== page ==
This will spark a firestorm, no doubt. There are many people who don’t want this to be true:
An Israeli archaeologist says she has uncovered in East Jerusalem what may be the fabled palace of the biblical King David. Her work has been sponsored by a conservative Israeli research institute and financed by an American Jewish investment banker who would like to prove that Jerusalem was indeed the capital of the Jewish kingdom described in the Bible.
Eilat Mazar, an Israeli archaeologist, stood amid the ruins of a huge public building of the 10th century B.C. that she believes may be the remains of King David’s palace in a biblical Jewish capital.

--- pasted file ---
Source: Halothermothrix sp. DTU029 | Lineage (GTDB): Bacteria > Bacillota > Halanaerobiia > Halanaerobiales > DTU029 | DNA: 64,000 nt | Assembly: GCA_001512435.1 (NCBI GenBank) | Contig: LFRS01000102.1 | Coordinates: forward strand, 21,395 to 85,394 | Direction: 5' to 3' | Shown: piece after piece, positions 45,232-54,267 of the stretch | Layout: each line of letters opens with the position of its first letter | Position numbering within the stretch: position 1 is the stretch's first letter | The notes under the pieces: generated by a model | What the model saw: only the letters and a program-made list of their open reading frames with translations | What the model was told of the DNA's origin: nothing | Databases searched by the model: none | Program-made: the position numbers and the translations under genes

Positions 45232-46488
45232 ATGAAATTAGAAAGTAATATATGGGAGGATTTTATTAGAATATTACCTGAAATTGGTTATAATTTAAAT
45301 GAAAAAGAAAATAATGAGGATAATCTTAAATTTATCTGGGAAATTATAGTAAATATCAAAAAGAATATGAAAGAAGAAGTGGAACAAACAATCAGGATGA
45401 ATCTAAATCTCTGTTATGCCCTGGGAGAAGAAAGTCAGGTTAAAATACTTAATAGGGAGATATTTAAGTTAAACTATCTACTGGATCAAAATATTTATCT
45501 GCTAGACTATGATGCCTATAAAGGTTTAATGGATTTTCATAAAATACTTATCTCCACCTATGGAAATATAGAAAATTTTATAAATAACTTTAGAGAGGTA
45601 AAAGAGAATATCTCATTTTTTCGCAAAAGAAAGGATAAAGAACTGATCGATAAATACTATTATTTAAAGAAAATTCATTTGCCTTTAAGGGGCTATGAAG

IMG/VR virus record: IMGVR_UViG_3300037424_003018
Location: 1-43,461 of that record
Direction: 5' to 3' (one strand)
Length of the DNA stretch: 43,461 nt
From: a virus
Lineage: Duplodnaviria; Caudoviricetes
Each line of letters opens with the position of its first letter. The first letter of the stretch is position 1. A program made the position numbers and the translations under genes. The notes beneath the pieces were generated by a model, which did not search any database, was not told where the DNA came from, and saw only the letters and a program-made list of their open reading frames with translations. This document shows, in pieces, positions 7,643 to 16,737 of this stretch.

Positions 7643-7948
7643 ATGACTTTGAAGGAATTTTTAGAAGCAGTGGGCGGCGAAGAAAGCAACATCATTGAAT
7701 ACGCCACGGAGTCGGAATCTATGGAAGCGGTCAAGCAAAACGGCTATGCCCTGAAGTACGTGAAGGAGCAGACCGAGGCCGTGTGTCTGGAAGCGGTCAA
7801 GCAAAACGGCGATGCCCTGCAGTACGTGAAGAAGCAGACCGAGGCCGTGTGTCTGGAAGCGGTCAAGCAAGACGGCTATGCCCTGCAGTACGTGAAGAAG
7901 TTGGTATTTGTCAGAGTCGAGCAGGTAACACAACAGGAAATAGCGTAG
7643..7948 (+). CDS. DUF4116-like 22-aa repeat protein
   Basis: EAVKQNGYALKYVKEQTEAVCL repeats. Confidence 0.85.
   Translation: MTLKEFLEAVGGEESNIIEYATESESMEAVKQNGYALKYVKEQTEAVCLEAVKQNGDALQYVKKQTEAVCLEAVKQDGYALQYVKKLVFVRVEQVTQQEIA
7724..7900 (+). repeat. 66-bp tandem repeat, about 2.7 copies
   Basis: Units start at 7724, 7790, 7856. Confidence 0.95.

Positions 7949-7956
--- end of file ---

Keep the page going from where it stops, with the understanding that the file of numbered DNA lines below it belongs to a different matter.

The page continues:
Other scholars are skeptical that the foundation walls discovered by the archaeologist, Eilat Mazar, are David’s palace. But they acknowledge that what she has uncovered is rare and important: a major public building from around the 10th century B.C., with pottery shards that date to the time of David and Solomon and a government seal of an official mentioned in the book of Jeremiah.
The discovery is likely to be a new salvo in a major dispute in biblical archaeology: whether the kingdom of David was of some historical magnitude, or whether the kings were more like small tribal chieftains, reigning over another dusty hilltop.
There are a lot of political and theological ramifications to this find. It may get ugly, but it should be interesting.